Ontario Health Coalition holding virtual townhalls to stop provincial ‘privatization plan’
Posted: November 24, 2022
(November 23, 2022)
By: Germain Ma, City News
Grand River Hospital in Kitchener |
The Ontario Health Coalition is holding a series of community meetings to speak out against “the Ford government’s plan to privatize hospital services.”
“This is actually happening and once our hospitals are privatized, we’re not going to get them back,” said Jim Stewart, chair of the Waterloo Health Coalition.
A Waterloo emergency town hall is set for 7 p.m. on Wednesday and registration is required.
Hospitals across the province have been dealing with a staffing and capacity crisis.
“To use this crisis as an excuse to privatize our hospitals is really disconcerting. It’s just terrible,” said Stewart.
He compared the situation with building “little sheds” in a backyard, instead of fixing a broken house.
“All of the services that were performed at the hospitals would go to little sheds. Within these little sheds, you have to pay some additional fees (…) as well as the fact that these sheds are not owned by you. They’re owned by independent health facility corporations that are intent on driving up the number of fees that they can pile on,” Stewart said.
“At the same time, we see funding from the Ministry of Health in terms of facility fees to pay for administration and people that work in these sheds. And then, restrict access to only the healthiest people in our society.”
Stewart accused the province had lied about its intentions to expand independent health facilities and private hospitals prior to the provincial election in June.
“We received information from the Financial Accountability Office at Queen’s Park (…) What we found out was that, Mr. Ford had doubled spending and funding to independent health facilities, not by an insignificant sum, by over $13.6 million in one quarter,” he said.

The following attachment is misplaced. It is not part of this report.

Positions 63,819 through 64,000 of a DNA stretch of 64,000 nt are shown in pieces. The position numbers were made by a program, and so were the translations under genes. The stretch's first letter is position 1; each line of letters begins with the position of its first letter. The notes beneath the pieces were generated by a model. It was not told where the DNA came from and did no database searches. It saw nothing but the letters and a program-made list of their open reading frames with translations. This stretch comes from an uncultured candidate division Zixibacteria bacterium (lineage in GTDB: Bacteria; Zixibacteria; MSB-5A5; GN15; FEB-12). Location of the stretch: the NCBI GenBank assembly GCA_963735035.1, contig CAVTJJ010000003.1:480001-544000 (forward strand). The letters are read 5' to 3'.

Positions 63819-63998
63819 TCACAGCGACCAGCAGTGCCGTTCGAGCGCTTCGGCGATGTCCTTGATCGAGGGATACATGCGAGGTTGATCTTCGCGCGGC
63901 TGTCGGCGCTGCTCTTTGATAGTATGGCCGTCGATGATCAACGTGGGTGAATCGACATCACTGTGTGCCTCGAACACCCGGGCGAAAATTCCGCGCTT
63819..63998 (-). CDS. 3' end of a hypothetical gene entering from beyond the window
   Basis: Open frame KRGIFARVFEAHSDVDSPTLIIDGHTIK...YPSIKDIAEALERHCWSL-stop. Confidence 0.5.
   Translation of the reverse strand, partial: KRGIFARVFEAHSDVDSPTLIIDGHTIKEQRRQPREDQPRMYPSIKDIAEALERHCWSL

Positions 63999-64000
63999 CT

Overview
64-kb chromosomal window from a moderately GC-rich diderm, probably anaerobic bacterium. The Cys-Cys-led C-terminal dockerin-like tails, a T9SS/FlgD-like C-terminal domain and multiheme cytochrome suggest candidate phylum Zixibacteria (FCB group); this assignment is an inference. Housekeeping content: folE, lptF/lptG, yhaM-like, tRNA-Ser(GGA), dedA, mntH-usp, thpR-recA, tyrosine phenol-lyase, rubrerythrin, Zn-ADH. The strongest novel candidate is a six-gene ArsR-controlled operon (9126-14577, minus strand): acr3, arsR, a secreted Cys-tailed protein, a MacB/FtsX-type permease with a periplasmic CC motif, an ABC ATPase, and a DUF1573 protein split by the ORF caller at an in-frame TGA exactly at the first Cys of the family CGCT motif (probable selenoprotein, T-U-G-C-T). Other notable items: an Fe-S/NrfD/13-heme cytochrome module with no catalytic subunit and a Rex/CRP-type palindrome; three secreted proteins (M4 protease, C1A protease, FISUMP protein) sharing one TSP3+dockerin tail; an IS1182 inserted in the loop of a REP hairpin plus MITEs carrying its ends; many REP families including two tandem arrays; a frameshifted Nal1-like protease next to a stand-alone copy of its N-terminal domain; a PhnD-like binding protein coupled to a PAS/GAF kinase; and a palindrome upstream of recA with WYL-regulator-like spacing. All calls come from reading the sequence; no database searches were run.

The province made recent announcements for investment in independent health facilities in order to ramp up publicly funded procedures in private clinics.
“It doesn’t make sense long term and is really going to destroy and dismantle what we’ve done with our public hospitals over 100 years,” Stewart said.
He said the Ford government has downplayed and ignored the staffing crisis and capacity issues in hospitals.
“Here in Ontario, we are dead last among all the other provinces with respect to funding of our healthcare system, funding of our public hospitals, the number of beds, and the number of nurses,” Stewart said.
He said there’s lots of opportunity for the province to resolve issues within the public healthcare system.
“It’s just that the Ford government is not very creative in getting there,” Stewart said.
He suggests creating a series of marches and highly visible events to put pressure on the province.
“This is not a partisan issue. Everyone really supports public healthcare,” he said.
“We really need to wake up all citizens across the province and let them know that we don’t like the idea of for-profit healthcare.”